In the heart of Newcastle, a short distance away from Grey’s Monument is the Theatre Royal. The theatre was one of the core elements of the Neoclassical re-development of Newcastle’s city centre, led by Richard Grainger and John Dobson in the 19th century. It was the second Theatre Royal in Newcastle, with the first being established with King George III in 1788, the monarch who gave the theatre its royal charter. It quickly became a centre of the dramatic scene and developed a great reputation in the region.
The current building was opened in 1837 and because of Richard Grainger’s work quickly became known as one of the best façades of any theatre in the British Isles. The Theatre was then repaired after a fire swept through the Grainger town in 1899 – which started within the theatre the night after ‘The Scottish Play’ (Macbeth to the less suspicious) was performed within the theatre.
The current building was opened in 1837 and because of Richard Grainger’s work quickly became known as one of the best façades of any theatre in the British Isles
The famous theatre architect Frank Matcham reconstructed the interior in grand style and extended the theatre, making it one of the most impressive in the country. Over time the interior became damaged, and when the council took over in 1967, the interior was modernised to the fashion of the 1960s and 1970s. This modernisation lacked a great deal of beauty and it was decided to refurbish the theatre again.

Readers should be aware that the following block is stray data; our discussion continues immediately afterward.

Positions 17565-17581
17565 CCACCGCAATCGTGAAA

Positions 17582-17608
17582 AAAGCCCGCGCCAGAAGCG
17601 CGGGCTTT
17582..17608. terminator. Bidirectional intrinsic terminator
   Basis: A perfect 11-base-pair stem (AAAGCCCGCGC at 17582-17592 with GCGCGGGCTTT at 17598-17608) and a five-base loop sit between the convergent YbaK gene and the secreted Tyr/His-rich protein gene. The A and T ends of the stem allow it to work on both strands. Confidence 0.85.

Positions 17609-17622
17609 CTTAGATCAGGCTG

In 2011 the theatre was refurbished for six months back to the 1901 interior designed by Frank Matcham, ready for the 175th birthday of the theatre. The theatre is also proud to be one of nine grade one listed theatres in the United Kingdom, an honour it truly deserves.
Inside the theatre, you can also enjoy a permanent historical exhibition called ‘the story of theatre’, presented in partnership with Tyne and Wear Museums, Vindolanda and the V&A in London to show the heritage of theatre from ancient times to today. The theatre has a wide range of shows from Shakespeare and classic drama, to comedy, ballet and dance, opera and the much-loved annual pantomimes, drawing massive crowds from across the North East.
The panto is one of the best in the country, especially if you ask the theatre staff. The Theatre Royal prides itself for having a fantastic range of shows and being a core part of the North East of England’s art and culture, developing close connections with theatres across the country, with travelling shows being a regular part of the entertainment. The Theatre Royal is well worth a visit during your visit to Newcastle.